## Definitions

### General

The cosecant function, in modern notation written as csc(x), is a trigonometric function. Trigonometric functions are commonly established as functions of angle, in the context of right triangle geometry. This way, the cosecant of an angle φ is defined as the ratio of the hypotenuse divided by the opposite side of a right triangle containing φ (see figure):

\[ \sec(\varphi) = \frac{\textrm{hypotenuse}}{\textrm{opposite side}} \]

The above definition of cosecant function assumes that its argument is an angle. This association to an angle is restrictive, considering the broad use of trigonometric functions in mathematics, physics, engineering etc. Applications may accept any real value \( x\in \mathbb{R} \) as argument, with any imaginable meaning given to it, or no meaning at all. In that case, x should be better measured in radians (\(1 rad = \frac{180^\circ}{\pi}\)). Thus, derivation and integration rules are more conveniently applied.

### Series

All trigonometric functions can be defined in an infinite series form. Cosecant function can be written as:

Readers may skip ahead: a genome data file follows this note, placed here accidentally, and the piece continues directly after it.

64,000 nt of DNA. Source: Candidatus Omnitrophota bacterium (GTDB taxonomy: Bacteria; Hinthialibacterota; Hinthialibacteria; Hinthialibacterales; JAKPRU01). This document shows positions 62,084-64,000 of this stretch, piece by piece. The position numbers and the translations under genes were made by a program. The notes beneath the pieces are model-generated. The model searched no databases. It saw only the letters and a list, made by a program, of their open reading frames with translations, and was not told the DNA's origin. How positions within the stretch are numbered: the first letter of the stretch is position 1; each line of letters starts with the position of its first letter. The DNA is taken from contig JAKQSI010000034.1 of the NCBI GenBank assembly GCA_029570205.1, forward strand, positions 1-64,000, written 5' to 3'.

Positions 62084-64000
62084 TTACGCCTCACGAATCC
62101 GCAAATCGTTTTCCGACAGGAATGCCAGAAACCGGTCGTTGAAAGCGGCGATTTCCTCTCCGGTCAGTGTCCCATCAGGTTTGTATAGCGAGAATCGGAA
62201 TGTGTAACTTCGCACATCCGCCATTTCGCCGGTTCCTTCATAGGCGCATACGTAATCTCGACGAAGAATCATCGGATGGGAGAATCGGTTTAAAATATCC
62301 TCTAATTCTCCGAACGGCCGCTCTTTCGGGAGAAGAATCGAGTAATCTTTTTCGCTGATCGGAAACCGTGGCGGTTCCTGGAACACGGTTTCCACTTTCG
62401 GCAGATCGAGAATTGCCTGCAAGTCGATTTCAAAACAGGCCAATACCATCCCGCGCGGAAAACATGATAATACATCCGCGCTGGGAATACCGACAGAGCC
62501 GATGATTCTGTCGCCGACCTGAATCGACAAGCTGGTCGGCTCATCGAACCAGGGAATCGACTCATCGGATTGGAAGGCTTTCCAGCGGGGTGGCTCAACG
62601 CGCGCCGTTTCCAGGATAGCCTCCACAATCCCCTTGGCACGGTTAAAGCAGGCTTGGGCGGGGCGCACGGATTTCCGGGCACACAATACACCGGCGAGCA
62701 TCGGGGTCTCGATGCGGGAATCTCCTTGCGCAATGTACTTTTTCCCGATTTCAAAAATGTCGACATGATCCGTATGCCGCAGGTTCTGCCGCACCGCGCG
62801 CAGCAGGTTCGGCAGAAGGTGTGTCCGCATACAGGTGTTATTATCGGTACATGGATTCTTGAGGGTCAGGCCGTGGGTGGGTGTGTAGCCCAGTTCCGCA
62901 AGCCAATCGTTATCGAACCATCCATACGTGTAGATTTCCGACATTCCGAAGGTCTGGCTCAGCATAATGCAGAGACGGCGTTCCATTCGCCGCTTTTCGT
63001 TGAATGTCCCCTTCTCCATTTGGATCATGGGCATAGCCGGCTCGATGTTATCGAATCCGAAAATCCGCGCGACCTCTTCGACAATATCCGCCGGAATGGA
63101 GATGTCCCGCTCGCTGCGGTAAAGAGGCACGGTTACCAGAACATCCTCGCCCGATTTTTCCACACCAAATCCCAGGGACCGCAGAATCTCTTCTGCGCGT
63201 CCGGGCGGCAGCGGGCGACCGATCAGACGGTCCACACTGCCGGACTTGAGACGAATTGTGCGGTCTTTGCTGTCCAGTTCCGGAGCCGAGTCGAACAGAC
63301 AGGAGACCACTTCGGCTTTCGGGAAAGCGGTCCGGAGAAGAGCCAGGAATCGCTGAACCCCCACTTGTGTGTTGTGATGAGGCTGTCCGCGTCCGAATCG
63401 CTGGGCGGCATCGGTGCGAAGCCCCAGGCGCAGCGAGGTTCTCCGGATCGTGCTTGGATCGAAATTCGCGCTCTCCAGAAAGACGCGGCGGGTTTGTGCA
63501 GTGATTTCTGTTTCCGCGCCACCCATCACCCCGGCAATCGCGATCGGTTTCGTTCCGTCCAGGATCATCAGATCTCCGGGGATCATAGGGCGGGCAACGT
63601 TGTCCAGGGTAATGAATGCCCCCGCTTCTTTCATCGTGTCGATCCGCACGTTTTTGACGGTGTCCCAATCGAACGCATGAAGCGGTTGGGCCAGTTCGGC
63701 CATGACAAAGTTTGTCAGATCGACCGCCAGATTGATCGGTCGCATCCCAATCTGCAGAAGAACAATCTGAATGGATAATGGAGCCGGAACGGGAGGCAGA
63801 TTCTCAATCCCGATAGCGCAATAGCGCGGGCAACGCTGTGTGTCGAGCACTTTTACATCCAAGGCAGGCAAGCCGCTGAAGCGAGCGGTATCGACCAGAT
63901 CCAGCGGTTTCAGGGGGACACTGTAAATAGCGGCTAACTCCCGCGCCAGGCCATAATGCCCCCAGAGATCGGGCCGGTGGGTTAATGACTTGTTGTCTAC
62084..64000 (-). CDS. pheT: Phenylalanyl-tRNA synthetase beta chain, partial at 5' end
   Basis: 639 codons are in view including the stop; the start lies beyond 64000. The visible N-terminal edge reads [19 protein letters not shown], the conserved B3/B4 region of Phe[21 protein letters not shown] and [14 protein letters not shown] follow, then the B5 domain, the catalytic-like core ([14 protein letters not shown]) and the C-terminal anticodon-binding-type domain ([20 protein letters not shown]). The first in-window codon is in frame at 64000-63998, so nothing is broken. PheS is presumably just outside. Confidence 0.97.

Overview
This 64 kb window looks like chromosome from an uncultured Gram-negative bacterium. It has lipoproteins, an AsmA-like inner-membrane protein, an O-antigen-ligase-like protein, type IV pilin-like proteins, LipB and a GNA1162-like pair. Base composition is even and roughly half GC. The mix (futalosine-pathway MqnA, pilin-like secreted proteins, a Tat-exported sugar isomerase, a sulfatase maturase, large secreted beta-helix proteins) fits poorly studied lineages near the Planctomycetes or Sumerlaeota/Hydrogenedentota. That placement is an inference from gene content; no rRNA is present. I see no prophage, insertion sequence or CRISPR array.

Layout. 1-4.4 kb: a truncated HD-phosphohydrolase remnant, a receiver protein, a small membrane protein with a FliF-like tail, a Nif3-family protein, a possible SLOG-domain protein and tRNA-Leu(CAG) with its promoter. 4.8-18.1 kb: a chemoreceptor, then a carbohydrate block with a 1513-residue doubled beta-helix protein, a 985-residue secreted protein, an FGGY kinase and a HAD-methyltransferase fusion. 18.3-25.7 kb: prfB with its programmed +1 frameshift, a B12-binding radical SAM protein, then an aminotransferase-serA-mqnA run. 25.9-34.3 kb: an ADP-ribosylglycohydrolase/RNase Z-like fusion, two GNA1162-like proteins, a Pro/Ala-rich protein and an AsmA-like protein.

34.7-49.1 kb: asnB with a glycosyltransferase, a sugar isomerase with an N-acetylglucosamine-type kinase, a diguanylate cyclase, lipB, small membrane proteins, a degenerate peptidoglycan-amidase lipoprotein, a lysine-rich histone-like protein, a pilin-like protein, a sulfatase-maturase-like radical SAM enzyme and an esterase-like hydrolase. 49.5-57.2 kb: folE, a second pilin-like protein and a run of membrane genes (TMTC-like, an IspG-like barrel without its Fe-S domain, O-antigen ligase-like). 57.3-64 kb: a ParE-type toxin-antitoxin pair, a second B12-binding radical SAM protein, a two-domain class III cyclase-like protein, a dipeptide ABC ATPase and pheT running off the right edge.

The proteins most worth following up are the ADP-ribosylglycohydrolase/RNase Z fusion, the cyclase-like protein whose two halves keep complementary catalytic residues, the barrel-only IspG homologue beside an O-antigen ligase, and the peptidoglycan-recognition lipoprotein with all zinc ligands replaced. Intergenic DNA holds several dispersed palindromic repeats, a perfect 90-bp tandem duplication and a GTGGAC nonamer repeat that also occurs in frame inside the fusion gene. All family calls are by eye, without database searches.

\[ \begin{split} \csc x & = \sum_{n=0}^{\infty}\frac{(-1)^{n+1}\left(2^{2n}-2\right) B_{2n} x^{2n-1}}{(2n)!} = \\ & = \frac{1}{x} + \frac{x}{6} + \frac{7x^3}{360} + \frac{31 x^5}{15120} \cdots \end{split} \]

The above series converges for \( 0 < |x| < \pi \). B_{n} denotes the n-th Bernulli number .

### Properties

The cosecant function is periodic, with a period equal to 2π. Therefore:

\[ \csc (x + 2k\pi ) = \csc x, \quad k\in \mathbb{Z} \]

Coecant is the reciprocal of sine:

\[ \csc x = \frac{1}{\sin x} \]

The derivative of the cosecant function (x in radians) is given by the following expressions:

\[ \left(\csc{x}\right)' = -\csc x\, \cot x \]

The integral of the cosecant function (x in radians) is given by:

\[ \int \csc{x}\, \mathrm{d}x = -ln |\csc x + \cot x| +C \]